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I wrote a contrafactum to rhythm changes today. Or I should say that one just occurred to the fingers of my right hand as I was playing, aft...

Tuesday, November 17, 2015

Free speech as diversion?

And this is where the arguments about the freedom of speech become most tone deaf. The freedom to offend the powerful is not equivalent to the freedom to bully the relatively disempowered.

Here is the problem with this: freedom of speech has to be content neutral or it is nothing at all. Speech that you disagree with, or that targets "the relatively disempowered," is equally protected. If you believe otherwise, then you don't really believe in free speech at all. It might seem that that's a good move in the short term, but once you undermine the core principle then you can turn around and censor the disempowered voices very easily.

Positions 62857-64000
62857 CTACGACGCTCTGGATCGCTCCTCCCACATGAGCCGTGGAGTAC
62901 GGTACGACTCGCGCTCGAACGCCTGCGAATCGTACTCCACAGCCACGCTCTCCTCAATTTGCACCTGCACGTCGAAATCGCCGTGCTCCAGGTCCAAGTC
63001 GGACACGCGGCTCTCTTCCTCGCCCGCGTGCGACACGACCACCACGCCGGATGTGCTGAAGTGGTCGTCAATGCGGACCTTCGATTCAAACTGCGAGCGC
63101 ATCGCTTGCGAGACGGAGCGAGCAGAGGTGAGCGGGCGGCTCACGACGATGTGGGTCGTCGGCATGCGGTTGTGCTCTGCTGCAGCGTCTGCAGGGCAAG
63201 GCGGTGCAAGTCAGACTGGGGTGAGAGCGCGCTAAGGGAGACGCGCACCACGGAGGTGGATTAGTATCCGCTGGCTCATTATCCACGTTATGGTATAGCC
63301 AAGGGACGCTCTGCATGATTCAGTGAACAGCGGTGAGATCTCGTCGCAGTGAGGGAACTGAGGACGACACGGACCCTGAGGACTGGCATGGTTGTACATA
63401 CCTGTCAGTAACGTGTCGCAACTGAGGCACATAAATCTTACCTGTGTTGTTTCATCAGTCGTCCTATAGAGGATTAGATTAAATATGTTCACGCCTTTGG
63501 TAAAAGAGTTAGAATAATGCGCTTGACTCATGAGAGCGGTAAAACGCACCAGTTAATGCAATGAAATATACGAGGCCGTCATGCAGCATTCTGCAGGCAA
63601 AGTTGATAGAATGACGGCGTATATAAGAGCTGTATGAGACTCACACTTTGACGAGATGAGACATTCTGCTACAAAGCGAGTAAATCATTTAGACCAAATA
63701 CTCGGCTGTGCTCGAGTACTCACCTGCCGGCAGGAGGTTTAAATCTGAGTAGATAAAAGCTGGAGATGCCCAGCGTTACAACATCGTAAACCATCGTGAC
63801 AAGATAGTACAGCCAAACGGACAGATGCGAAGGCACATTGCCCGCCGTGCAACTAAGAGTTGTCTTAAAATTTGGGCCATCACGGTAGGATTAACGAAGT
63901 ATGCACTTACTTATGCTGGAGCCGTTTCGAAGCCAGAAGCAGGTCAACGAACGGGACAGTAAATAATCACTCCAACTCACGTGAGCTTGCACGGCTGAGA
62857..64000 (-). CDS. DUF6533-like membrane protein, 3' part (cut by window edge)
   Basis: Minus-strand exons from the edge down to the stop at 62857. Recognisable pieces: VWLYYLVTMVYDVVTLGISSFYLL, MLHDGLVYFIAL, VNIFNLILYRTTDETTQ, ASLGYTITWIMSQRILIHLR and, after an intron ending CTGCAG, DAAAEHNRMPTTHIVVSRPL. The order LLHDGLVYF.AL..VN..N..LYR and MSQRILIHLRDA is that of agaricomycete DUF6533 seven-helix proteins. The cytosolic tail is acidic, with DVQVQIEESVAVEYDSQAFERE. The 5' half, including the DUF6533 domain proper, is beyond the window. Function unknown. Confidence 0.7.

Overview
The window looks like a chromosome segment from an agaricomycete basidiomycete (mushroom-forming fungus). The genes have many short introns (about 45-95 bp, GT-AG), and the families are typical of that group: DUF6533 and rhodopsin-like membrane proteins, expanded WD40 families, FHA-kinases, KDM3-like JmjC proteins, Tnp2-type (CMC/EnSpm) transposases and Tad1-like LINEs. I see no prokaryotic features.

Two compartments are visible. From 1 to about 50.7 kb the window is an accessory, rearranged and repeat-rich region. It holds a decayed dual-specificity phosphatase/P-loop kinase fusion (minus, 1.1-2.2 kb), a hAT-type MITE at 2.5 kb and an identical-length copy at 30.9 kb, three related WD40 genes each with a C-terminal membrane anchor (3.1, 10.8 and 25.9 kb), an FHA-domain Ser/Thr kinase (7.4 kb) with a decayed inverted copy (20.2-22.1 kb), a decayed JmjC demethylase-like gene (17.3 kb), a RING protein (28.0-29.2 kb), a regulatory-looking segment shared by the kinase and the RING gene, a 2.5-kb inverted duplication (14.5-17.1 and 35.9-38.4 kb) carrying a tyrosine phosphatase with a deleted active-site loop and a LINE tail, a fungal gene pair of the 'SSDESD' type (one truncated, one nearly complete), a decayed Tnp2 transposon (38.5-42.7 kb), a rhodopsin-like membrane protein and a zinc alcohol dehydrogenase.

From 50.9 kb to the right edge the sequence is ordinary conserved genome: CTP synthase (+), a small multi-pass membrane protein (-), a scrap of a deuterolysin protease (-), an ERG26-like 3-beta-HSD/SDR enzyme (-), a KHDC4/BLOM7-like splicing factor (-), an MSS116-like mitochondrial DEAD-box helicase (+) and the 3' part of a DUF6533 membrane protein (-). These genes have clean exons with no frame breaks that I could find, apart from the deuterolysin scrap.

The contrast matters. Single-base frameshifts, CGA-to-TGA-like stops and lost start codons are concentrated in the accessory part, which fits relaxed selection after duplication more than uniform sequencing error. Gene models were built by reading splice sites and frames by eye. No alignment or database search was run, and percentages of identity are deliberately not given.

Of course, the language here is loaded: we can only "offend" the powerful," but we "bully" the disenfranchised.


Thomas said...

I agree. This demand that speakers must now have some sort of "ear" for what's appropriate in a given context is frightening. In an important sense, arguments for free speech have to be "tone deaf". After all, it's a principle that is best articulated from behind a Rawlsian "veil of ignorance" where you literally don't know who you're talking to (or even who you are to talk).

Jonathan said...

These same people claim that calls for "civility" or "tone" are unwarranted infringements on free speech.

And they are right.

You can't use tone as an excuse to condemn someone's speech, but that is applicable either way.

I've often thought that Rawlsian ignorance was a good test of judging nationalisms. In other words, you could describe a nationalist position without saying what people it represents, then have others judge it without preconception. Then you take away the veil and voila, maybe you''re political position has been reversed.